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Lord Redesdale: My Lords, I shall speak extremely briefly. Many points have been raised, especially regarding the issues of which I am well aware in Camden. I shall ask the Minister one question about fees. The fees are now to be set by regulation. We have already discussed the joys of centrally set fees in regard to regulations for public entertainment licences, which will make the system a good deal easier. If fees are to be set by regulation, which groups will be consulted on

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a change in the fee bands at a later date? Does the Minister have a set procedure on groups which should be consulted to discuss whether the fee structure is working?

5 p.m.

Lord Cobbold: My Lords, I speak to Amendment No. 237A which stands in my name and which is grouped with the amendment. It is concerned with the question of fees. It seeks to give an applicant a specific right of appeal against an unreasonable fee. First, I apologise for not being present in Committee, which was due to my being absent from the country. I thank the noble Baroness, Lady Buscombe, for raising the issue on my behalf in Committee. The noble Baroness, Lady Blackstone, said that,


    "fees will be set centrally by the Secretary of State, following consultation. There will be no scope for variation by the licensing authority and, as a result, no need for appeal against them.—[Official Report, 20/1/03; col. 464.]

Clauses 54 and 90 of the Bill state that,


    "regulations may"—

I stress the word "may"—


    "prescribe the amount of the fee".

Amendment No. 122 raises the question whether the provision will be a prescription or guidance as to the fee. It would be difficult, as the noble Baroness, Lady Thornton, said, to set fees centrally for the wide diversity of, in particular perhaps, public entertainment licences.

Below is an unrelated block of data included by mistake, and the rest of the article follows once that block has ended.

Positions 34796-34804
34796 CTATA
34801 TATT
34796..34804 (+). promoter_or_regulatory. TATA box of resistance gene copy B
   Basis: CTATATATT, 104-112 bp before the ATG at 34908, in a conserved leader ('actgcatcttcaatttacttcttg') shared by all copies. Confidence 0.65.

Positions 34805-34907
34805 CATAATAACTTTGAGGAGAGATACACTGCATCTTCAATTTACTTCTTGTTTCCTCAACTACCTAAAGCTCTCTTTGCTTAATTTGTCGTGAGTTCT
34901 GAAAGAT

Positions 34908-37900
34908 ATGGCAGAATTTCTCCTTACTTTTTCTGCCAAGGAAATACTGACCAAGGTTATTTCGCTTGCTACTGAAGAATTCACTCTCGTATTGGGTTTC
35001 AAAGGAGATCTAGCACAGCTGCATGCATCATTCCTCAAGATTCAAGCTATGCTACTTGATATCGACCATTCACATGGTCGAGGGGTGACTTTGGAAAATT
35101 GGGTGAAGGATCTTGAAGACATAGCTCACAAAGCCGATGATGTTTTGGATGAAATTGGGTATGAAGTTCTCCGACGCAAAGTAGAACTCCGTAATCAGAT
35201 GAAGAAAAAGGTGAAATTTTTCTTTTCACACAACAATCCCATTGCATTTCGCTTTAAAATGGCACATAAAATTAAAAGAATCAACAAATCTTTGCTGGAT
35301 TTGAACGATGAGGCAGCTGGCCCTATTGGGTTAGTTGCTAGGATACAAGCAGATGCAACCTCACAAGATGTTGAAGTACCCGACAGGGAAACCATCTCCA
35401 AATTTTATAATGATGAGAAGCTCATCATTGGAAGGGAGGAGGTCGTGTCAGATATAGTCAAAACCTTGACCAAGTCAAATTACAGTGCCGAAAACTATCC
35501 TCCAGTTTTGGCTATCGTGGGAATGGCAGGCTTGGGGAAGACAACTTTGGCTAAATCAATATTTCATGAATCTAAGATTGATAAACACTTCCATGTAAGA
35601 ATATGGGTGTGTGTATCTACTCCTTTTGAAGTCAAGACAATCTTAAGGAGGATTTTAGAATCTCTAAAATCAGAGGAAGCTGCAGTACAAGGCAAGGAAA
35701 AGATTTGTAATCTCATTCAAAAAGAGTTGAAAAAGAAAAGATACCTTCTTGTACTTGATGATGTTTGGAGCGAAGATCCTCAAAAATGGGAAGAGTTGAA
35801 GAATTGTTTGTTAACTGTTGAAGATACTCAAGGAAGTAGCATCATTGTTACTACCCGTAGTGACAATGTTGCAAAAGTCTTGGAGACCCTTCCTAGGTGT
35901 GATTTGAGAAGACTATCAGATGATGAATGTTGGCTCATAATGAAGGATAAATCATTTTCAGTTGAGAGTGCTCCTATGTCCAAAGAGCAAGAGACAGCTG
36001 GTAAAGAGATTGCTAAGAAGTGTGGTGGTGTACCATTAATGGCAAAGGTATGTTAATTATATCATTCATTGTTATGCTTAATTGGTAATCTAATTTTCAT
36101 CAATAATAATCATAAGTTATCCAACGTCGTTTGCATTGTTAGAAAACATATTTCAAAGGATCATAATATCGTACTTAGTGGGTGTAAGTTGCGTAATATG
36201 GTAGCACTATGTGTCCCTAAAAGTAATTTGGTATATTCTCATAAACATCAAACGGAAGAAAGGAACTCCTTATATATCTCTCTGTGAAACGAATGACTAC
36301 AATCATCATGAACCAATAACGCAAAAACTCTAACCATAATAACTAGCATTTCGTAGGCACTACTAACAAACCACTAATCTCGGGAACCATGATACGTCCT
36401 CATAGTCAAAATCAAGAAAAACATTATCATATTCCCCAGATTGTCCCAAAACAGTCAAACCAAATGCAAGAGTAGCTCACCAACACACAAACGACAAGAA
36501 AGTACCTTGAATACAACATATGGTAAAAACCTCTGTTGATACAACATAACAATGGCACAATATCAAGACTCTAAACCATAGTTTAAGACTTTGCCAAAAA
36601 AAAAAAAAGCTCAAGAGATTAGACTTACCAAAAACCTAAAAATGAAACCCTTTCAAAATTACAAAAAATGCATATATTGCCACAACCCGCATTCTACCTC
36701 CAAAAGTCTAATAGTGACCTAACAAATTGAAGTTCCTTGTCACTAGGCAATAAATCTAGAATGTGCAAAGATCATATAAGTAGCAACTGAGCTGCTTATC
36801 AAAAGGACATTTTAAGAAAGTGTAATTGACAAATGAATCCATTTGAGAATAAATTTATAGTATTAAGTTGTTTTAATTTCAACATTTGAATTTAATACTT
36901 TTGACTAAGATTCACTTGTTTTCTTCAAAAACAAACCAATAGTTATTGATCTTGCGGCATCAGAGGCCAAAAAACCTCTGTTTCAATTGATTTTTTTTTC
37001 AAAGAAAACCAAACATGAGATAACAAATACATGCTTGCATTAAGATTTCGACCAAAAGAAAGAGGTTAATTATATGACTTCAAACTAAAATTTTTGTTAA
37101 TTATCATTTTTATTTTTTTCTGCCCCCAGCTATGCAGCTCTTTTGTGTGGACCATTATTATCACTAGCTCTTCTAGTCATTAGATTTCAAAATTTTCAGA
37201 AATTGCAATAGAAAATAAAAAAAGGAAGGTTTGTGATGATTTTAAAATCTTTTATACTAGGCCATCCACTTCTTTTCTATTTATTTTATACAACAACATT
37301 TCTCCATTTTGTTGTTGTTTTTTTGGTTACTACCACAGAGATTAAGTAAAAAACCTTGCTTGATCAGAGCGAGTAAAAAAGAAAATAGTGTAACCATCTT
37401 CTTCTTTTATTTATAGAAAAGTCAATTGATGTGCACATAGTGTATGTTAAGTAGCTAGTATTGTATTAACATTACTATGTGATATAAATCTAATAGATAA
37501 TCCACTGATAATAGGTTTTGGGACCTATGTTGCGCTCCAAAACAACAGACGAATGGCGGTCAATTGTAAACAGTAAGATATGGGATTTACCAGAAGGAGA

My questions for the Minister are: is the matter a question of prescription or is it guidance? What is to stop the local authority/licensing authority in any event adding to the fee? In the event of an additional or unacceptable fee, will the applicant be able to appeal?

Lord Brooke of Sutton Mandeville: My Lords, I too am grateful to the noble Baroness, Lady Thornton, for having moved the amendment. She provided some examples in the context of Camden. I shall take the liberty of providing some information in the context of Westminster. I shall do that in particular because—and it is not a secret to the Department for Culture, Media and Sport—Westminster City Council has both this morning and this afternoon been conducting a seminar for local authority officers from all over the country to discuss the Bill and its implications. I say that it is not a secret because the department was invited to be present and to take part in the panel. It is no surprise and no discourtesy on the part of the department that, because of its preoccupation with the business in the Chamber today, it was not able to attend. I mention it in order to demonstrate that the seminar was in no way being conducted behind the Government's back.